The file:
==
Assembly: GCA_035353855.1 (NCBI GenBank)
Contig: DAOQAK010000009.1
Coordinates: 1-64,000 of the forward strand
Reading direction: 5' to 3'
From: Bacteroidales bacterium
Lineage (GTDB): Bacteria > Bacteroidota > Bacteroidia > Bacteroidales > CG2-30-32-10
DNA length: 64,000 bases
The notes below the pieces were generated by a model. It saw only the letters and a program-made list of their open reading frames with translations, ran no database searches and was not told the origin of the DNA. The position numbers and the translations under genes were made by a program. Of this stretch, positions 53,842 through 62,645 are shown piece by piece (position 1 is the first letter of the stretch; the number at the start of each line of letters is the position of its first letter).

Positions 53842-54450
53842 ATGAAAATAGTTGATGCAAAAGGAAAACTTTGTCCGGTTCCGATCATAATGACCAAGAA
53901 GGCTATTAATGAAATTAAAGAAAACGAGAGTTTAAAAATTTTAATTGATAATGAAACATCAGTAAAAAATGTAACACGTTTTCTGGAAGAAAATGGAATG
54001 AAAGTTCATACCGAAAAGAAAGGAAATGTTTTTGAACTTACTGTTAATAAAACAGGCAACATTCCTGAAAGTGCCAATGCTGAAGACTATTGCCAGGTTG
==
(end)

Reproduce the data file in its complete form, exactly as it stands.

Assembly: GCA_035353855.1 (NCBI GenBank)
Contig: DAOQAK010000009.1
Coordinates: 1-64,000 of the forward strand
Reading direction: 5' to 3'
From: Bacteroidales bacterium
Lineage (GTDB): Bacteria > Bacteroidota > Bacteroidia > Bacteroidales > CG2-30-32-10
DNA length: 64,000 bases
The notes below the pieces were generated by a model. It saw only the letters and a program-made list of their open reading frames with translations, ran no database searches and was not told the origin of the DNA. The position numbers and the translations under genes were made by a program. Of this stretch, positions 53,842 through 62,645 are shown piece by piece (position 1 is the first letter of the stretch; the number at the start of each line of letters is the position of its first letter).

Positions 53842-54450
53842 ATGAAAATAGTTGATGCAAAAGGAAAACTTTGTCCGGTTCCGATCATAATGACCAAGAA
53901 GGCTATTAATGAAATTAAAGAAAACGAGAGTTTAAAAATTTTAATTGATAATGAAACATCAGTAAAAAATGTAACACGTTTTCTGGAAGAAAATGGAATG
54001 AAAGTTCATACCGAAAAGAAAGGAAATGTTTTTGAACTTACTGTTAATAAAACAGGCAACATTCCTGAAAGTGCCAATGCTGAAGACTATTGCCAGGTTG